New PM candidate boosts India's opposition BJP party: poll
NEW DELHI (Reuters) - India's opposition Bharatiya Janata Party (BJP) has picked up support since naming Hindu nationalist Narendra Modi as its candidate for prime minister last month, but would need new allies to form the next government, an opinion poll showed on Wednesday.
Modi, three times chief minister of the coastal state of Gujarat, was put forward by India's main opposition party in August, cementing the rise of a leader who many think is capable of turning round India's economy but who remains tainted by deadly religious riots that broke out on his watch in 2002.
The ruling Congress party has led a coalition government for nearly a decade but is headed for its worst electoral performance since at least 1999 as it battles allegations of corruption, the survey showed.
The survey, conducted by pollsters Team Cvoter for two television networks, forecasts the BJP will pick up 162 seats. The last Cvoter survey conducted in August, before Modi was named, forecast the party would get 130 seats, up from the 116 it holds now.
The Congress tally would drop to 102 seats from the 206 it now holds in the 545-member lower house of parliament if voting in the election were to reflect the poll, conducted for the India TV and Times Now networks.
A coalition led by the BJP is expected to win 186 seats, meaning the BJP would have to find new allies among regional parties if it were to form a government. To rule, a party needs the support of 272 members of parliament.
The BJP and Congress are India's largest national parties but political power has shifted in recent years to smaller regional or state-level parties, making them kingmakers during coalition building and giving them more influence over policy.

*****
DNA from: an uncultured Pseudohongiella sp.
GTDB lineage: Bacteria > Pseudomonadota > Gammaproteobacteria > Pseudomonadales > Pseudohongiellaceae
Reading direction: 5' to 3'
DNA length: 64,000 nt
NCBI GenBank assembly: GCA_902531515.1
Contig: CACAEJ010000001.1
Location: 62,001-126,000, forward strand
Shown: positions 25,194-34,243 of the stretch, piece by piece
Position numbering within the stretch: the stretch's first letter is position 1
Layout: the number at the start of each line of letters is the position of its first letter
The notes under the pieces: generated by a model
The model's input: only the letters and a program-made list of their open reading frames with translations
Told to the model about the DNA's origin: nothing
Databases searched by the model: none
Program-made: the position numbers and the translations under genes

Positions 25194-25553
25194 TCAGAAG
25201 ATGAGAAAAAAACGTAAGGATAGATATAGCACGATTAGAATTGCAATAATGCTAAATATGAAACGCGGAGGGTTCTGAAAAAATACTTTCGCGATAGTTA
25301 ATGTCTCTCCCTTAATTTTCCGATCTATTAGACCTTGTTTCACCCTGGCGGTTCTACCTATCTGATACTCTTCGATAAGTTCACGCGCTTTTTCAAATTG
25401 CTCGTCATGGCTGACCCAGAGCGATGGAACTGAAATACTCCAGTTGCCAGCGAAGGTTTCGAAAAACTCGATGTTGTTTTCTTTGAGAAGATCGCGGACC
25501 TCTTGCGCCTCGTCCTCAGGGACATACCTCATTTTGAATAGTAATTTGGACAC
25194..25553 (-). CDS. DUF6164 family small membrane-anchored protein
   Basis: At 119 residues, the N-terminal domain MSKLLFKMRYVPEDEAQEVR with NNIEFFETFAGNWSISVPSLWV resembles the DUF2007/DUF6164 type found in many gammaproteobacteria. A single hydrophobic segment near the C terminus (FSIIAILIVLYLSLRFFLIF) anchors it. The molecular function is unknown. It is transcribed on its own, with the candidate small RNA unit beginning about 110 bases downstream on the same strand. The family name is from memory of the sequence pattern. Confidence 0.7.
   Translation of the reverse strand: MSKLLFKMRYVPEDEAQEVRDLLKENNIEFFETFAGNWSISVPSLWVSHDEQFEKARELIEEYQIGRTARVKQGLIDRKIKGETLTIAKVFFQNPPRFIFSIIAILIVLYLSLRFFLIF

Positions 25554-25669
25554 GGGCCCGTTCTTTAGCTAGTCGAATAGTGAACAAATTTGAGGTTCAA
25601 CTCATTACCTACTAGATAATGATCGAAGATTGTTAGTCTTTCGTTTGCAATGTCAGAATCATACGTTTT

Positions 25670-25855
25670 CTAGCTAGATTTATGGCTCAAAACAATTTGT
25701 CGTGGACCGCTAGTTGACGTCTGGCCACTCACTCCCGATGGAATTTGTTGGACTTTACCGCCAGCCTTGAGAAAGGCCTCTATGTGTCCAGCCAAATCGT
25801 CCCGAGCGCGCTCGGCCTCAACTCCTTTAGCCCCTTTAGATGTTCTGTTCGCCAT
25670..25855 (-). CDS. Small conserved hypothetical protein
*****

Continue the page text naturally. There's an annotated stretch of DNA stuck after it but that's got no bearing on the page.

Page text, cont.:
Modi is credited with helping Gujarat's economy achieve average yearly growth in the double digits in the past decade and he is popular among many wealthy businessmen.
But he remains a polarizing figure even within his own party and some analysts believe he would struggle to cobble together a coalition.
A federal government beholden to regional parties with their own diverse agendas could be fragile and unwieldy, making it harder for any government to manage Asia's third-largest economy, whose growth rate has already slowed to a decade low after a period of policy paralysis.
The world's largest democracy is due to hold its largest ever general election by May.
Elections are notoriously hard to predict in India, which has very complex demographics.
The Cvoter study was based on a national sample of 24,284 randomly selected respondents. The data was collected between August 16 and October 15 - the period four weeks before and four weeks after Modi was declared as the BJP's candidate.
(Reporting by Malini Menon; writing by Frank Jack Daniel; editing by Tom Pfeiffer)
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